• MPA monitored whether clinicians had received the appropriate mandatory training and provide on-line training if required.

Coordinating patient care and information sharing

Staff worked and worked well with other organisations, to deliver effective care and treatment.

  • Patient information was shared appropriately (this included when patients were referred to other professional services), and the information needed to plan and deliver care and treatment was available to relevant staff in a timely and accessible way. Patient’s GPs were made aware when they had been referred to other services.

  • Patients received coordinated and person-centred care. Staff referred to, and communicated effectively with, other services when appropriate. For example, when making referrals to secondary care. The service was initially limited by their IT systems but had developed a way to allow them to make referrals via patients’ own practice’s administration teams, but without involving additional work for patients’ own GPs. The improved access service kept a log of all referrals that they made.
  • Before providing treatment, doctors at the service ensured they had adequate knowledge of the patient’s health, any relevant test results and their medicines history. If they were unable to access appropriate results, the improved access hub GPs sometimes had to refer the patient back to their own GP. The service tried to avoid this by providing practices in the NHS Medway CCG area with a list of situations and conditions where the patient would be better managed by their own GP rather than making them an appointment with the improved access service.

Caring

Good

Updated 6 November 2019

We rated caring as

Good

because:

Kindness, respect and compassion

Staff treated patients with kindness, respect and compassion.

  • The service sought feedback on the quality of clinical care patients received.

  • Feedback from patients was positive about the way staff treat people.

  • Staff understood patients’ personal, cultural, social and religious needs. They displayed an understanding and non-judgmental attitude to all patients.

  • The service gave patients timely support and information.

Involvement in decisions about care and treatment

Staff helped patients to be involved in decisions about care and treatment.

  • Telephone interpretation services were available for patients who did not have English as a first language. Information leaflets were available in easy read formats if required, to help patients be involved in decisions about their care.

  • Patients told us through comment cards, that they felt listened to and supported by staff and had sufficient time during consultations to make an informed decision about the choice of treatment available to them.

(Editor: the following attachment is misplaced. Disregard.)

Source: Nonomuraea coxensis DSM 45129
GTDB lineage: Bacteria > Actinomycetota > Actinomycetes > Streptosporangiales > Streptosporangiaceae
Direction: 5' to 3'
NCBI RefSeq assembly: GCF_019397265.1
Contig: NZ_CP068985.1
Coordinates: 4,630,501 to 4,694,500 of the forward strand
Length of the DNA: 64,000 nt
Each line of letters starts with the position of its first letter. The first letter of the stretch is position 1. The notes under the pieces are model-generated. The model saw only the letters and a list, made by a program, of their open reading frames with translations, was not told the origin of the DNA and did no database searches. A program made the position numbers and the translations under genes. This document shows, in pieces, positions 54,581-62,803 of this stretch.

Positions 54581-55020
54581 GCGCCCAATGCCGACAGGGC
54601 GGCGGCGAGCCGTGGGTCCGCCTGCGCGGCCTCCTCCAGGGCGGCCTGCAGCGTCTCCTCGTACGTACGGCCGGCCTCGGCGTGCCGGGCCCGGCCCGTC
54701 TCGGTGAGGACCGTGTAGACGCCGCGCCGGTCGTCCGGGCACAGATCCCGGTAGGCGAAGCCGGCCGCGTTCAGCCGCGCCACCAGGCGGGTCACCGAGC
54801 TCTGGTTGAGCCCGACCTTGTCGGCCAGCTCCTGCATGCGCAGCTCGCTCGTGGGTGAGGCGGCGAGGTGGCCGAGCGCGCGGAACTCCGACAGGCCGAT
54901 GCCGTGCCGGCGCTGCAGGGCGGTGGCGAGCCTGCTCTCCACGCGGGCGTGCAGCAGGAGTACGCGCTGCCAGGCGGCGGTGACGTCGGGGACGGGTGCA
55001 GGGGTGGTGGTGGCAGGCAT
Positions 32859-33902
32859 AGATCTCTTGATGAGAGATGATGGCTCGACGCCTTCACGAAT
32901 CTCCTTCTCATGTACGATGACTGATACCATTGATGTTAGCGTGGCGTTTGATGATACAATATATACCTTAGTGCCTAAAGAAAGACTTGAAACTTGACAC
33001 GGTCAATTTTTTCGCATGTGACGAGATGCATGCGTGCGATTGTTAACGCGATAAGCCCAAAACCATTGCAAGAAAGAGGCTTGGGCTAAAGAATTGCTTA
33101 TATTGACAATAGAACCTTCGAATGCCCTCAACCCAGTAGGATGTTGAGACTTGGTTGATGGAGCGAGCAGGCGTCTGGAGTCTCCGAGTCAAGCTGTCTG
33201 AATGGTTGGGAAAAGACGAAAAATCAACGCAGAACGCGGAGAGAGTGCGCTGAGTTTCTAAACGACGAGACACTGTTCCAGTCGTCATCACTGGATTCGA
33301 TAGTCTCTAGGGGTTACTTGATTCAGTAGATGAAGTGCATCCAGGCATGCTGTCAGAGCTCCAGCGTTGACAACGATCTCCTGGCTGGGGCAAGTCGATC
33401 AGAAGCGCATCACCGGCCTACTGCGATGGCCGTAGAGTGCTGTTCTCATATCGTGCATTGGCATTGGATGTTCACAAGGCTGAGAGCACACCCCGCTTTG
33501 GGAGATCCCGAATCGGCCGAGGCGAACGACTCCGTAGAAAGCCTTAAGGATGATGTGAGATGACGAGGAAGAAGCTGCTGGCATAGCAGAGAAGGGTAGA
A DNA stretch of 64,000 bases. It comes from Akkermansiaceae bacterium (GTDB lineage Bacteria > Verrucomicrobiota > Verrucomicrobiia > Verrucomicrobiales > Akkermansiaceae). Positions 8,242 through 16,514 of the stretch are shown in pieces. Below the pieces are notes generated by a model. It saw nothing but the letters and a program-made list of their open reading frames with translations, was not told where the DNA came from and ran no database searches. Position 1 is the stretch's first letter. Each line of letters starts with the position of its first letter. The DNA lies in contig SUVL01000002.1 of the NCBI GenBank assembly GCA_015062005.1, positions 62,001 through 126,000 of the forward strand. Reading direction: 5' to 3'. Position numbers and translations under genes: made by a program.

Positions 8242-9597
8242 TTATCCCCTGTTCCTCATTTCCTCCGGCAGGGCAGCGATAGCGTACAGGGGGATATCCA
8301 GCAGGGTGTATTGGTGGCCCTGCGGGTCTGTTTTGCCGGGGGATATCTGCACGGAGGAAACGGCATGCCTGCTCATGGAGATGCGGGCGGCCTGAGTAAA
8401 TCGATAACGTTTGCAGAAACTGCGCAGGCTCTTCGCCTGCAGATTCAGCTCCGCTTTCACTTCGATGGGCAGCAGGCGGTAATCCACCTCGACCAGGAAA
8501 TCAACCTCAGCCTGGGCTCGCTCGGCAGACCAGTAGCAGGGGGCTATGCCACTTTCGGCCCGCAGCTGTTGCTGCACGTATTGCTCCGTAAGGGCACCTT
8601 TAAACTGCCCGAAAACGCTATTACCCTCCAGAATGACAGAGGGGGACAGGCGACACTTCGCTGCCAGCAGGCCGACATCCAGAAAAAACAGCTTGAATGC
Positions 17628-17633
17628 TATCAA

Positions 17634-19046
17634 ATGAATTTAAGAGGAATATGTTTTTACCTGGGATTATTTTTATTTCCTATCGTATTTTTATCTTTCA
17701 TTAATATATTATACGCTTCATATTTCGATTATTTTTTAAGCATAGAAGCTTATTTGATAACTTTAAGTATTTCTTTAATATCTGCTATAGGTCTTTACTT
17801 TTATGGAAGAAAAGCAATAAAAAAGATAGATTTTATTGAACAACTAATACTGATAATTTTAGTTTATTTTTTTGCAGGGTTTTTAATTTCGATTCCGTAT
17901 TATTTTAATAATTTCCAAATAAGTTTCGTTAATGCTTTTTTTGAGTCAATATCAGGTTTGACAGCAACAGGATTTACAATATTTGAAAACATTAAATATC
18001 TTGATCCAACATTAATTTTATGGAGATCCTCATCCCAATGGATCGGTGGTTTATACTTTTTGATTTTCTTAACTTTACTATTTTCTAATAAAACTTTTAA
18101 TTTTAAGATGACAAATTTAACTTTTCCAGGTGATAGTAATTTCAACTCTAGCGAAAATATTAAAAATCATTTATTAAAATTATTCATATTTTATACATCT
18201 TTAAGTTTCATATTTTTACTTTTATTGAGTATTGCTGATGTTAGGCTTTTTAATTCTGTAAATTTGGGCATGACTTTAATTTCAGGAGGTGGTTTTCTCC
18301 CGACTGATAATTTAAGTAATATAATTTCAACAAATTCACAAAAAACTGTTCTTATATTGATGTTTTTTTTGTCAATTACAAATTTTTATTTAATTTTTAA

• For patients with learning disabilities or complex social needs family, carers or social workers were appropriately involved.

  • Staff communicated with people in a way that they could understand. For example, communication aids and easy read materials were available.

Privacy and Dignity

The service respected patients’ privacy and dignity.

  • Staff recognised the importance of people’s dignity and respect.

  • Staff knew that if patients wanted to discuss sensitive issues or appeared distressed they could offer them a private area to discuss their needs.

Responsive

Good

Updated 6 November 2019

We rated responsive as Good

because:

Responding to and meeting people’s needs

The service organised and delivered services to meet patients’ needs.

The provider understood the needs of their patients and improved services in response to those needs. For example, they were currently running three improved access hubs in the NHS Medway Clinical Commissioning Group (CCG) area, including this one at Rainham. They understood that some patients found them difficult to access and were in advanced discussions to add two further hubs in the Gillingham and Hoo areas, with a view to adding another two later in the year.

  • The facilities and premises were appropriate for the services delivered.

  • Reasonable adjustments had been made so that people in vulnerable circumstances could access and use services on an equal basis to others. For example, the services were sited in healthy living centres with good wheelchair access including lifts. Patients could make longer appointments if necessary.